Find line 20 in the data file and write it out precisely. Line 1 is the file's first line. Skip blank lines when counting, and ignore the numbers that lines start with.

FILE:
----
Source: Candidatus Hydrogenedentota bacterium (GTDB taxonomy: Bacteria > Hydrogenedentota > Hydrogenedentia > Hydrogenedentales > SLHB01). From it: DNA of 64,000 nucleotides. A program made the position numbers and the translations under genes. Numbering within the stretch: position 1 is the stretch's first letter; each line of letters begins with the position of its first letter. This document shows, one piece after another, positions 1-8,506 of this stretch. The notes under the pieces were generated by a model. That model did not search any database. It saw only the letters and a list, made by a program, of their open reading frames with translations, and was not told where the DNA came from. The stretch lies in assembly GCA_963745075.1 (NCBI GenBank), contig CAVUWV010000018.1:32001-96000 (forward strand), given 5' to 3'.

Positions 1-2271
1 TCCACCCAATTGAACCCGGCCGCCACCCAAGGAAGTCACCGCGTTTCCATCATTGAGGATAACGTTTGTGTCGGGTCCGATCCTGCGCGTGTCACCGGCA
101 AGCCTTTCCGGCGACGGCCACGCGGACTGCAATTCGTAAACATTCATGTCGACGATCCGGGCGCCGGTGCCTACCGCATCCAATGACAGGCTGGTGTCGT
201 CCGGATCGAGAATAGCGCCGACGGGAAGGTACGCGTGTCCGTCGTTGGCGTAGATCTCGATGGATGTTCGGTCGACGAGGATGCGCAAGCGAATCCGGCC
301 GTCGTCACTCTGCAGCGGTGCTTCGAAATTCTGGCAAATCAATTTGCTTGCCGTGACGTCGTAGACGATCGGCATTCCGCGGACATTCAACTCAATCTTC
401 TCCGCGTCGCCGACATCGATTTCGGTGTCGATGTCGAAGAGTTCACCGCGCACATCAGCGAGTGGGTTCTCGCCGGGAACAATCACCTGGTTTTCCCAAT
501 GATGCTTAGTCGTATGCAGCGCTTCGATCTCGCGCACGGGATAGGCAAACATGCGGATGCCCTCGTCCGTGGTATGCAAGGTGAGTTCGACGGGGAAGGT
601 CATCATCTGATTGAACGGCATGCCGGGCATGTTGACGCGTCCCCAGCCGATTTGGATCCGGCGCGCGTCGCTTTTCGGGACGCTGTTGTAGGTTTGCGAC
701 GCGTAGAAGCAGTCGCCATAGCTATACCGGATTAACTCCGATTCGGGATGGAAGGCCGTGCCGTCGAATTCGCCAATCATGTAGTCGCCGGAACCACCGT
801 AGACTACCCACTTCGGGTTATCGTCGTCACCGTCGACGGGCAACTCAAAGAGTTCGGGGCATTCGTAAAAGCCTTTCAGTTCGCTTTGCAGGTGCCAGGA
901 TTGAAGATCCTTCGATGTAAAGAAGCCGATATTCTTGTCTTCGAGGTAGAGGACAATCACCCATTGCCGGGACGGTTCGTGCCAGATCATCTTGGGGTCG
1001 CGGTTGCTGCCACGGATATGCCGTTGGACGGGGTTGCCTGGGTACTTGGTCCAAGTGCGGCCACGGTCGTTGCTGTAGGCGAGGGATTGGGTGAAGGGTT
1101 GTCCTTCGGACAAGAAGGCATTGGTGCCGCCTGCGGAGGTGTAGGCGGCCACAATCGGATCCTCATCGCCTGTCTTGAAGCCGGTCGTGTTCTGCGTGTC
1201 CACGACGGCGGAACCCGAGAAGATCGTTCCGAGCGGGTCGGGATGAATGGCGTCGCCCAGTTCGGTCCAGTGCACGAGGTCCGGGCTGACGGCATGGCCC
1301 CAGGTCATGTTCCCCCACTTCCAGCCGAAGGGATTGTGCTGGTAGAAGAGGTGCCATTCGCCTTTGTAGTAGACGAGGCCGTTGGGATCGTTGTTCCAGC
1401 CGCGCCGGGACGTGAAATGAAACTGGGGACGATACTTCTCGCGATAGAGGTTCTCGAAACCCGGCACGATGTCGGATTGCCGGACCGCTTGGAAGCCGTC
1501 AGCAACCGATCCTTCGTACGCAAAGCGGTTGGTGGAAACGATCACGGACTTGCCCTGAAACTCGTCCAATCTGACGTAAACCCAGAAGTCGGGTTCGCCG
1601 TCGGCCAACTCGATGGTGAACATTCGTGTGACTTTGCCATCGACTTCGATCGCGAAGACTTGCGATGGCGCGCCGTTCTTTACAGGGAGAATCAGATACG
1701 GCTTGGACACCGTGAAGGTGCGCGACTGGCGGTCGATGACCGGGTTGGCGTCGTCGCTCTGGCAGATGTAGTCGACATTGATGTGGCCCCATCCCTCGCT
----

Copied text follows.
1701 GCTTGGACACCGTGAAGGTGCGCGACTGGCGGTCGATGACCGGGTTGGCGTCGTCGCTCTGGCAGATGTAGTCGACATTGATGTGGCCCCATCCCTCGCT